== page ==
James Cagney stars as Brick Davis, a young lawyer who can't get his practice off the ground. He was practically raised by a wealthy racketeer, Mr. McKay (William Harrigan), who also put Davis through law school. Realizing that his legal career is going nowhere, Davis joins the FBI and begins a tough training period under the harsh instructor Jeff McCord (Robert Armstrong), who doesn't like him.

When Davis' best friend Eddie Buchanan (Regis Toomey) is murdered by gangsters, he vows to avenge his death. Meanwhile, Davis falls in love with Jeff McCord's sister Kay (Margaret Lindsay) and questions his former girlfriend Jean (Ann Dvorak, whom you might remember from 1932's classic "Scarface") to try and find out the names of the gangsters who killed his friend. Jean is married to a man with mob connections, and because she's still in love with Davis she gets the names that he needs. All that remains next is for Davis to visit the gangsters and get his revenge!

Shot in just six weeks on a budget of $450,000, "G-Men" was a huge box office success, opening to rave critical reviews and standing-room only crowds. Some of the reviews stated that it was Cagney's best film since "The Public Enemy", which had made him a major star. Though Cagney played a crime fighter, he retained the same toughness that had served him well in gangster roles. "G-Men" was directed by William Keighley, one of Warner's top directors of the 1930's, and one of Cagney's favorite co-workers. In 1949, "G-Men" was reissued to coincide with the 25th anniversary of the FBI, and a newly shot prologue was added, in which the film was called the "grand-daddy" of all FBI movies. When viewed today, one can hardly disagree.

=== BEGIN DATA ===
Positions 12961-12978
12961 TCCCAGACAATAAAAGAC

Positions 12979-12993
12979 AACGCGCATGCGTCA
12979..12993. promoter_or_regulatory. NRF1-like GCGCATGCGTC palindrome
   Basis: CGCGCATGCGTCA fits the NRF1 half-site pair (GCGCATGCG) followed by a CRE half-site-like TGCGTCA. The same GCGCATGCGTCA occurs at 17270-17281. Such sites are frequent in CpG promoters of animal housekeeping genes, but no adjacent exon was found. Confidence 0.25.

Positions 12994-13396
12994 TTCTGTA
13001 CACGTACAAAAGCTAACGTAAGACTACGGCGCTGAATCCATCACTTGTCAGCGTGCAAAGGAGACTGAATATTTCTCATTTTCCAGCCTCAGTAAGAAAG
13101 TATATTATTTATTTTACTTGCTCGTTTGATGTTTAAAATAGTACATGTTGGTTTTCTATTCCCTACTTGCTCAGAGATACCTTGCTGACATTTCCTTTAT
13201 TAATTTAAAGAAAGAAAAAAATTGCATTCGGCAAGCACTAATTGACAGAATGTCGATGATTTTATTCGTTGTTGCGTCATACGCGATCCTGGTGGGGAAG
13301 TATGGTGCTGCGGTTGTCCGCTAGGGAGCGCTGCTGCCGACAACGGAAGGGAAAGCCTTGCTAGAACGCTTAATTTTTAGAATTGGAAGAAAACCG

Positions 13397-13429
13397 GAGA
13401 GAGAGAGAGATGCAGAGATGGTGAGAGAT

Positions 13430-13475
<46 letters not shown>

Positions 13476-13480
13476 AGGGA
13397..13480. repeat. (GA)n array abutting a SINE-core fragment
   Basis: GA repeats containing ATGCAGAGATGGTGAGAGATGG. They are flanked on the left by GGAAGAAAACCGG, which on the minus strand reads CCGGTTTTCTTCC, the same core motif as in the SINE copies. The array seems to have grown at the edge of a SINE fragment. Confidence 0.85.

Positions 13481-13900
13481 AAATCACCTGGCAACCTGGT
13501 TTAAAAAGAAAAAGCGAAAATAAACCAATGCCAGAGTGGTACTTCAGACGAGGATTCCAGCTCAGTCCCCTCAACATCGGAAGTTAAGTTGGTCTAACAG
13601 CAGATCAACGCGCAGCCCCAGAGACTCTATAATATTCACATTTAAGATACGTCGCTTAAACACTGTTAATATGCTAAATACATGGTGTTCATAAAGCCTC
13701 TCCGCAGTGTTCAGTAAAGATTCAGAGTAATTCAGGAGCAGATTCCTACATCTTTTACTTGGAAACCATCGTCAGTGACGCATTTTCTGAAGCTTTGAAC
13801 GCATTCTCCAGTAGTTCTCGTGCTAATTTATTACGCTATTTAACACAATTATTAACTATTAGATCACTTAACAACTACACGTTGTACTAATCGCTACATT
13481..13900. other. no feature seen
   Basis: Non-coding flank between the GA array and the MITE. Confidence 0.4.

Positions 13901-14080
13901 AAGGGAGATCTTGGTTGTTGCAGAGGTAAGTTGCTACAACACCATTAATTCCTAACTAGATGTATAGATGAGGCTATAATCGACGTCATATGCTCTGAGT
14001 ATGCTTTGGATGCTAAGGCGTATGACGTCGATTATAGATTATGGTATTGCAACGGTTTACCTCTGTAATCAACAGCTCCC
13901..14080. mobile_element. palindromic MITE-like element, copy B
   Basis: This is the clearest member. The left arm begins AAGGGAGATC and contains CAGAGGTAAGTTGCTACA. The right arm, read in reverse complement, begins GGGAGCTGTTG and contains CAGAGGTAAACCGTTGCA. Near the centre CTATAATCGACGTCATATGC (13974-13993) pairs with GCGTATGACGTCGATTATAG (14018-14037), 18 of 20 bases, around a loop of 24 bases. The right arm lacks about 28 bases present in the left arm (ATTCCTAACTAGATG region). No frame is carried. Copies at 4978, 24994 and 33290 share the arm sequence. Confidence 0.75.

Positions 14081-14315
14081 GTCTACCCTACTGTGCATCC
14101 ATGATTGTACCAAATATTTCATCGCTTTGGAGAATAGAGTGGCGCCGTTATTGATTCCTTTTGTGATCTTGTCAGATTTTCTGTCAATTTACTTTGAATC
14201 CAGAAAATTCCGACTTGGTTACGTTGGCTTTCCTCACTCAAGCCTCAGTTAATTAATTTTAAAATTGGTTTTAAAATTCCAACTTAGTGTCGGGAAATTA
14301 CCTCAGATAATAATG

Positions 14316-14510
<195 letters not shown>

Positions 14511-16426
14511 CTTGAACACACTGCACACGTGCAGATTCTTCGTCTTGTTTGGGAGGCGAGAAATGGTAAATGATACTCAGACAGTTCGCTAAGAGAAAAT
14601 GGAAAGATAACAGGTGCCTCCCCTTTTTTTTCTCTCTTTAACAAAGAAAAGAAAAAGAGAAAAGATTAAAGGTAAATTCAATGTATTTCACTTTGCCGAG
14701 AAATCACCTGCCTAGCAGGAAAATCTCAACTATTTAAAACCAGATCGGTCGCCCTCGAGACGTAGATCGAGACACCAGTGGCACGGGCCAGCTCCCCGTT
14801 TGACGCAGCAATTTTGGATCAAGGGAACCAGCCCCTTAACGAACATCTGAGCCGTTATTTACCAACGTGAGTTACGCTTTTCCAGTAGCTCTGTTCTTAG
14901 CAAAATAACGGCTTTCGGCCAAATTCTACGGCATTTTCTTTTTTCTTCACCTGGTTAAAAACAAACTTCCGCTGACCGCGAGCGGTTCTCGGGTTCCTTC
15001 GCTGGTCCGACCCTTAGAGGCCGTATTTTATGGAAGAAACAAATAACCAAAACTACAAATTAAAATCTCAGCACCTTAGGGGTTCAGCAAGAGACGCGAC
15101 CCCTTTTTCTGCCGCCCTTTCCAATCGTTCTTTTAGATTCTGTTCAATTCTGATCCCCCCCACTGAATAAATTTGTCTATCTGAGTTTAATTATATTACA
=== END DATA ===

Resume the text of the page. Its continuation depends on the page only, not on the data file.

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10 of 10 people found the following review helpful By "scotsladdie" on January 28, 2003
Format: VHS Tape
This is a turnabout film for Cagney, one where he changed his film image, from ruthless gangster to fearless FBI man. Harrigan is a bigshot gangster who genrously puts Cagney through law school. When Toomey, Cagney's pal, becomes an FBI man and is gunned down without a snowman's chance in hell, Cagney joins the force to seek revenge...In the force of mounting criticism of the tendency of making heros out of gansters in their melodramas, Warners pulled a clever switcheroo: by showing the same crimes but by a different angle - that of the law enforcer. After a fairly slow start, the action picks up - and never falters. Strangely enough - because he was cast against-type - begininning with this film, Cagney's career soared into a second wind: each of the films he made within a year's period grossed over 1 millon dollars at the box-office. Obviously, the public liked Cagney. I know I do. As Jean Morgan, Ann Dvorak is excellent, as usual. She was special in an off-beat kind of way. The working title of the film was THE FARRELL CASE: written by Gregory Rogers - the pseudonym of Darryl F. Zanuck (!).